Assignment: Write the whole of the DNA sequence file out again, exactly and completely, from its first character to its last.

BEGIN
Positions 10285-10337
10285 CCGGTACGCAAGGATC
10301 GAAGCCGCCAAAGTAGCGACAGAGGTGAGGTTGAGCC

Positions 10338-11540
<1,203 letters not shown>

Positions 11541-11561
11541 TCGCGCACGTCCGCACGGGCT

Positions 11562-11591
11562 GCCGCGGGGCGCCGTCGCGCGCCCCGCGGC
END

Positions 10285-10337
10285 CCGGTACGCAAGGATC
10301 GAAGCCGCCAAAGTAGCGACAGAGGTGAGGTTGAGCC

Positions 10338-11540
<1,203 letters not shown>

Positions 11541-11561
11541 TCGCGCACGTCCGCACGGGCT

Positions 11562-11591
11562 GCCGCGGGGCGCCGTCGCGCGCCCCGCGGC